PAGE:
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" His eyes vacant and spiritless ; and the corpulence of his whole person was far better fitted to communicate the idea of a turtle-eating alderman than of a refined philosopher. "
Contributions to the North British and Edinburgh reviews, 1844-1874 [by J ... - Side 209
av James Moncreiff (1st baron.) - 1878
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Word Portraits of Famous Writers

Mabel E. Wotton - 1887 - 337 sider
...his visage. His face was broad and fat, his mouth wide, and without any other expression than that of imbecility. His eyes vacant and spiritless ; and...was far better fitted to communicate the idea of a turtle - eating alderman than of a refined philosopher. His speech in English was rendered ridiculous...
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Boswell's Life of Johnson: Including Boswell's Journal of a Tour to ..., Volum 1

James Boswell - 1887
...vii. He never mastered French colloquially. Lord Charlemont, who met him in Turin in 1748, says: — 'His speech in English was rendered ridiculous by...his French was, if possible, still more laughable.' Hardy's Charlemont, i. 15. Horace Walpole, who met him in Paris in 1765, writes (Letters, iv. 426)...
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Boswell's Life of Johnson: Life

James Boswell - 1887
...vii. He never mastered French colloquially. Lord Charlemont, who met him in Turin in 1748, says:— -' His speech in English was rendered ridiculous by the...accent, and his French was, if possible, still more laughable.1 Hardy!s Charlemont, \. 1 5. Horace Walpole, who met him in Paris in 1765, writes (Letters,...
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Scottish Men of Letters in the Eighteenth Century

Henry Grey Graham - 1901 - 441 sider
...other expression than that of imbecility. His eyes vacant and spiritless, and the corpulence of his person was far better fitted to communicate the idea...ridiculous by the broadest Scotch accent, and his French if possible still more laughable. So that wisdom most certainly never disguised herself before in so...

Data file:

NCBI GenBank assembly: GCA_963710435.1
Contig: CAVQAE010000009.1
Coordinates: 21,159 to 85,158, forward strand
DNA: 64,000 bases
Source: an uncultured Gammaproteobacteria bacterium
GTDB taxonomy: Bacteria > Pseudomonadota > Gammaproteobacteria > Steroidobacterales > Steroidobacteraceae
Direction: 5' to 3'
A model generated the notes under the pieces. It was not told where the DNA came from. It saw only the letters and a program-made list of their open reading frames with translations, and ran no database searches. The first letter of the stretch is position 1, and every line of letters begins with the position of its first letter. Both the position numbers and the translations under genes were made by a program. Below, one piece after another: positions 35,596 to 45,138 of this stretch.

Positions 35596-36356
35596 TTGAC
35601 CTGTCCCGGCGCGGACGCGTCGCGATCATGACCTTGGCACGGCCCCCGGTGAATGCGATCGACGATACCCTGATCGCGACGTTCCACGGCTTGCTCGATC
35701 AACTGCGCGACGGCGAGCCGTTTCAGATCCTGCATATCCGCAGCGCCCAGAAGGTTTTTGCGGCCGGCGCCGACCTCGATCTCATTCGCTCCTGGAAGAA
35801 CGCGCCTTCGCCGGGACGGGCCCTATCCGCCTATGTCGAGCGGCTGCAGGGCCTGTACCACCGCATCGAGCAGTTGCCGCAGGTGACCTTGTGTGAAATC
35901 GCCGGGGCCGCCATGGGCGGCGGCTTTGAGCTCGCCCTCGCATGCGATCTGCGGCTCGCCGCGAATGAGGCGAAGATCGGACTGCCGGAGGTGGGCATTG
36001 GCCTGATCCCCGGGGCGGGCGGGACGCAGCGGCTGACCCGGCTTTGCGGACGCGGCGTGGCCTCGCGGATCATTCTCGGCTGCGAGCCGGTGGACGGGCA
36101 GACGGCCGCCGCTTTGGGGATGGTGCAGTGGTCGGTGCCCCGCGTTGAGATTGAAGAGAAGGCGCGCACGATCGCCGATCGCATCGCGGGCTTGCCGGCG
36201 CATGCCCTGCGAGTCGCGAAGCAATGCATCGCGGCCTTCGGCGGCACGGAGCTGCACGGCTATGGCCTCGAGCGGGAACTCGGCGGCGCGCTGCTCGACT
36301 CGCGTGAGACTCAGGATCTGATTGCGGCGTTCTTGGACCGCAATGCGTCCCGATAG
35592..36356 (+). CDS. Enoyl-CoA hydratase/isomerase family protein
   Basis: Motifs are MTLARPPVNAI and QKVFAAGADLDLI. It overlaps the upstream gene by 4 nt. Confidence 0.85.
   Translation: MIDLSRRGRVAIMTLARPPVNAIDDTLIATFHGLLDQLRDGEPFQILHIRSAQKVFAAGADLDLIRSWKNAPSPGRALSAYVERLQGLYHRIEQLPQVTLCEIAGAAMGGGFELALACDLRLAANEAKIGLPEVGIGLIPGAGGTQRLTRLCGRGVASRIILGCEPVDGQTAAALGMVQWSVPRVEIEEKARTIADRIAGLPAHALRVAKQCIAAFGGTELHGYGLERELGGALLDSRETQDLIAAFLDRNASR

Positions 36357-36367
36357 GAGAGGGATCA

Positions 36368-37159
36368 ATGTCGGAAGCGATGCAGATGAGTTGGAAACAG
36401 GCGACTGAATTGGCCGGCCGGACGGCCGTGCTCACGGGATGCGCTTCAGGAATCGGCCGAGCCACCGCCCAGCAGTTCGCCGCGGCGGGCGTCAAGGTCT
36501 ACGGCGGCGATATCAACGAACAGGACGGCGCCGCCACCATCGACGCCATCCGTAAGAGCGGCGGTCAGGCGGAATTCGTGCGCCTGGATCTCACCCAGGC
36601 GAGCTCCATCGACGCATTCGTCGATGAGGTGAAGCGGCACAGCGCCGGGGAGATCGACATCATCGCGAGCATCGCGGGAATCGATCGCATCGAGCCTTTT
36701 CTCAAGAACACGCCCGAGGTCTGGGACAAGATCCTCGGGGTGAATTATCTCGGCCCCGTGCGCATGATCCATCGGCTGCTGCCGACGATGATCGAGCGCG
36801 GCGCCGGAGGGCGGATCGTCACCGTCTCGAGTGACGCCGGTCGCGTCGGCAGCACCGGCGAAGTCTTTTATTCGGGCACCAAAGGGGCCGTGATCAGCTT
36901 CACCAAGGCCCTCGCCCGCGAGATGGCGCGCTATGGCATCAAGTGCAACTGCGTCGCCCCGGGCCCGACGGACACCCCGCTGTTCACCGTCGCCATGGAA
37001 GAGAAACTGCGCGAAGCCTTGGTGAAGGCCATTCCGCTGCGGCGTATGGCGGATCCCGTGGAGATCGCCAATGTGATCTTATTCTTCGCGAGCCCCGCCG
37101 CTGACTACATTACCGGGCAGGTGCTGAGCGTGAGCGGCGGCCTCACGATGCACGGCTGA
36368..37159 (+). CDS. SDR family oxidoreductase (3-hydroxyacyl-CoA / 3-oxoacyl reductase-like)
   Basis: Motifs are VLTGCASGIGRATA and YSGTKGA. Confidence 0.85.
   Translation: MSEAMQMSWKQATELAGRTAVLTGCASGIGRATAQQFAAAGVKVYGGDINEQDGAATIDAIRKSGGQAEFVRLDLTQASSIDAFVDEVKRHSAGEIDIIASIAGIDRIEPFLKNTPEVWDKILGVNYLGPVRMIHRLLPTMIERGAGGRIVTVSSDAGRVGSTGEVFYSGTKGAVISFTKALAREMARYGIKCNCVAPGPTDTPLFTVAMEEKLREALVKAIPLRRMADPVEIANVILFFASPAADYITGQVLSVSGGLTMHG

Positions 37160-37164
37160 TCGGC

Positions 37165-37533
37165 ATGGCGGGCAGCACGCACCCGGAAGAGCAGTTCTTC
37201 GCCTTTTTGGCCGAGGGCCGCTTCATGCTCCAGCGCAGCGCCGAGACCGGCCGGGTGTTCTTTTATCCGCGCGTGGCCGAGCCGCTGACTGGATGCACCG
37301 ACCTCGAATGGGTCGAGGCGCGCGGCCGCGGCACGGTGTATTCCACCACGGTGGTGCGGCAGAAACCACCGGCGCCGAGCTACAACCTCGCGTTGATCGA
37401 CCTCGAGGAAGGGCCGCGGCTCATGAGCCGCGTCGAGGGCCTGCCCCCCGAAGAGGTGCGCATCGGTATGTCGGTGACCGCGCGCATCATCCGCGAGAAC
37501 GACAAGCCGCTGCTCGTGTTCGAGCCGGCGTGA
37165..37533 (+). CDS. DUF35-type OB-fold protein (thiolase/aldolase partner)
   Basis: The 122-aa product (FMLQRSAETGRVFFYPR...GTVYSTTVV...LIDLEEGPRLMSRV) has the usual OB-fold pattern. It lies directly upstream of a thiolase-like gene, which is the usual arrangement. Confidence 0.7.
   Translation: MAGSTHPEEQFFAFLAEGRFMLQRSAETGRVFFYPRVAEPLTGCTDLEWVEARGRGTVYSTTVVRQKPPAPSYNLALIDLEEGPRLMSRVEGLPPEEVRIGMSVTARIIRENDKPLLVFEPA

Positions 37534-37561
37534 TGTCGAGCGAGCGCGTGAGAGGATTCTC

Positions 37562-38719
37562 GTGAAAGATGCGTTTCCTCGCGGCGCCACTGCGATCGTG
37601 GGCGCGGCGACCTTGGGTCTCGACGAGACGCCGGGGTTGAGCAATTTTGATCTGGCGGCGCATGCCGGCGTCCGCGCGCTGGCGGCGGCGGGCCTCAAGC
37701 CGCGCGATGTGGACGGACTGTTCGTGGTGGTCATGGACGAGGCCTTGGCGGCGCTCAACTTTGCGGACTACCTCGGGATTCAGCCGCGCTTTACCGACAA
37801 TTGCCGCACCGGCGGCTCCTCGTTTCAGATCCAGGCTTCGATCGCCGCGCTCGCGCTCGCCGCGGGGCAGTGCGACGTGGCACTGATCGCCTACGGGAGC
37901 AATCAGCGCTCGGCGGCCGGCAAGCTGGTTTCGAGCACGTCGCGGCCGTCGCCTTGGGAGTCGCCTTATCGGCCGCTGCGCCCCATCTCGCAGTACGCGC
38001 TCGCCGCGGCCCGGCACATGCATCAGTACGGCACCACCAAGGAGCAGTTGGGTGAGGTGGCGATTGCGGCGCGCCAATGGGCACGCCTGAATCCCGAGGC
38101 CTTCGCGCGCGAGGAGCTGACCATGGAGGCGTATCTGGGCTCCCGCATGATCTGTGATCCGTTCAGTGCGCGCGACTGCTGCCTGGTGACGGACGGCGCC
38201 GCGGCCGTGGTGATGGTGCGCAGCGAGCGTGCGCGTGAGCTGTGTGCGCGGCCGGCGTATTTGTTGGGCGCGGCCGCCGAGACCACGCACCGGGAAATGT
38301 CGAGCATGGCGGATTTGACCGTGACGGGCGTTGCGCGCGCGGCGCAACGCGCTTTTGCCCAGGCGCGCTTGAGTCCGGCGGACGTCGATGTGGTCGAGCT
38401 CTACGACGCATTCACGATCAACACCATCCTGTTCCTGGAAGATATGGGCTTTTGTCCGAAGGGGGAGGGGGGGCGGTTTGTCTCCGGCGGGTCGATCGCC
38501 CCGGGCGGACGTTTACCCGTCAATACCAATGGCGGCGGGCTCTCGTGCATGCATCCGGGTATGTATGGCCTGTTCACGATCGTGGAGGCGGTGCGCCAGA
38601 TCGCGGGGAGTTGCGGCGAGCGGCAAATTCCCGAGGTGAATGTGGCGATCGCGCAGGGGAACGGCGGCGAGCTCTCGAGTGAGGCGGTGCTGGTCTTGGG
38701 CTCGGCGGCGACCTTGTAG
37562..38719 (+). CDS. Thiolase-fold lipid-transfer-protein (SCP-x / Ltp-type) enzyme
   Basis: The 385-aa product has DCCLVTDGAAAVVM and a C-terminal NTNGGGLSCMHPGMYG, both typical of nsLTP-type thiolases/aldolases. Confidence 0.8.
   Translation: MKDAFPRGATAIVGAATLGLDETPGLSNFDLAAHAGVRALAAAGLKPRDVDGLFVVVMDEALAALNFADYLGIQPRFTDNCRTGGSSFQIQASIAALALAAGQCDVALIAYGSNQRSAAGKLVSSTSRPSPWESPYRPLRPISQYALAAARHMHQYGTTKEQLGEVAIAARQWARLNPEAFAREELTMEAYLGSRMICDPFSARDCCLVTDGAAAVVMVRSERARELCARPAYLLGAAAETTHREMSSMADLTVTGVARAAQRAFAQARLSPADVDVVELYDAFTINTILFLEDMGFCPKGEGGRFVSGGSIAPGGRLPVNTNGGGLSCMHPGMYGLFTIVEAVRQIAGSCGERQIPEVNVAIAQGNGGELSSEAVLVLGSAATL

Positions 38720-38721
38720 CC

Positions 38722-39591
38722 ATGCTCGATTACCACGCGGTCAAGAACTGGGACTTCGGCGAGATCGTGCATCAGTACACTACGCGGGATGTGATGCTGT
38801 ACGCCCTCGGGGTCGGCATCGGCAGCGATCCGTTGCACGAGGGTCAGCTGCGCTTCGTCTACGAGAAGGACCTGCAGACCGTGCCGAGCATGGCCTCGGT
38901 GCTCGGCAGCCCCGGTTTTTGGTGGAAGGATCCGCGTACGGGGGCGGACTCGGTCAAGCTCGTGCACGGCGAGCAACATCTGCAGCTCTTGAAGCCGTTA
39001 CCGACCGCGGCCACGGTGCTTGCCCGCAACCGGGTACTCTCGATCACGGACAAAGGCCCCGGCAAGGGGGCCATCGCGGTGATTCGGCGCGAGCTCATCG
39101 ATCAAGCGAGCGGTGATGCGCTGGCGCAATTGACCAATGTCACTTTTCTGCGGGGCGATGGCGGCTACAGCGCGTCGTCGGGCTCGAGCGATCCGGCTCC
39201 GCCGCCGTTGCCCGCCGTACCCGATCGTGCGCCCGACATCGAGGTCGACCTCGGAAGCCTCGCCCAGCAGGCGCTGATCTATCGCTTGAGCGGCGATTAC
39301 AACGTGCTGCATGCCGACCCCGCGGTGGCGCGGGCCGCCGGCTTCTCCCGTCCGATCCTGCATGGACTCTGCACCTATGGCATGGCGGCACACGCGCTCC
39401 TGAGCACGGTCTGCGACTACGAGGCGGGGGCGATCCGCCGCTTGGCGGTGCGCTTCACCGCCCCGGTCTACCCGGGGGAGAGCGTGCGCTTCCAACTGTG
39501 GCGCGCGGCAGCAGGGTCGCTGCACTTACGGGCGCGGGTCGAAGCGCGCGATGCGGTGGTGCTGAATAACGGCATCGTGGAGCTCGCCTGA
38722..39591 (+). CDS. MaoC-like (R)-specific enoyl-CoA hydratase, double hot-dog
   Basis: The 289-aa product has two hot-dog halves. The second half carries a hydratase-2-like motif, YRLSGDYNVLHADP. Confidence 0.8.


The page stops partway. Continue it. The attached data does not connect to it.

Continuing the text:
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Jean Jacques Rousseau: A New Criticism, Volum 2

Frederika Macdonald - 1906
...without uny expression but imbecility ; his eyes vacant and spiritless ; and the corpulence of his person was far better fitted to communicate the idea of a turtle-eating alderman than a rcllned philosopher. Wisdom, most certainly, never disguised herself before in so uncouth a garb."...
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Scottish Men of Letters in the Eighteenth Century

Henry Grey Graham - 1908 - 441 sider
...his visage. His face was broad and fat ; his mouth wide and without any other expression than that of imbecility. His eyes vacant and spiritless, and the corpulence of his person was far better fitted to communicate the idea of a turtle-eating alderman than of a refined...
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The Life of David Hume

Ernest Campbell Mossner - 2001 - 709 sider
...his Visage. His Face was broad and fat, his Mouth wide, and without any other Expression than that of Imbecility. His eyes vacant and spiritless, and the Corpulence of his whole Person was far 1 St Clair to Bedford, 1 1 May 1748, in PRO, SP 8o,18n. * St Clair to Bedford, 9 June 1748, in PRO,...
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Christianity & Western Thought: A History of Philosophers, Ideas & Movements

Colin Brown - 1990 - 447 sider
...official religion. They were not the only ones who did not appreciate Hume. A contemporary observed that "the Corpulence of his whole Person was far better...Idea of a Turtleeating Alderman than of a refined Philosopher."5 However, the same writer went on to excuse Hume's unphilosophical appearance, consoling...
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The Challenge of Anthropology: Old Encounters and New Excursions

Robin Fox - 1994 - 431 sider
...flattering: His face was broad and fat, his mouth wide, and without any other expression than that of imbecility. His eyes vacant and spiritless, and...his French was, if possible, still more laughable. (McNabb 1951, 9) But this grotesque figure faced a cruel death with great dignity, literary failure...
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Twelve Great Philosophers: A Historical Introduction to Human Nature

Wayne P. Pomerleau - 1997 - 473 sider
...Hume. . . . His face was broad and fat, his mouth wide, and without any other expression than that of imbecility. His eyes vacant and spiritless, and...idea of a turtle-eating alderman than of a refined philosopher.14 Hume decided to rework the material in Book I of his Treatise. As he said much later,...
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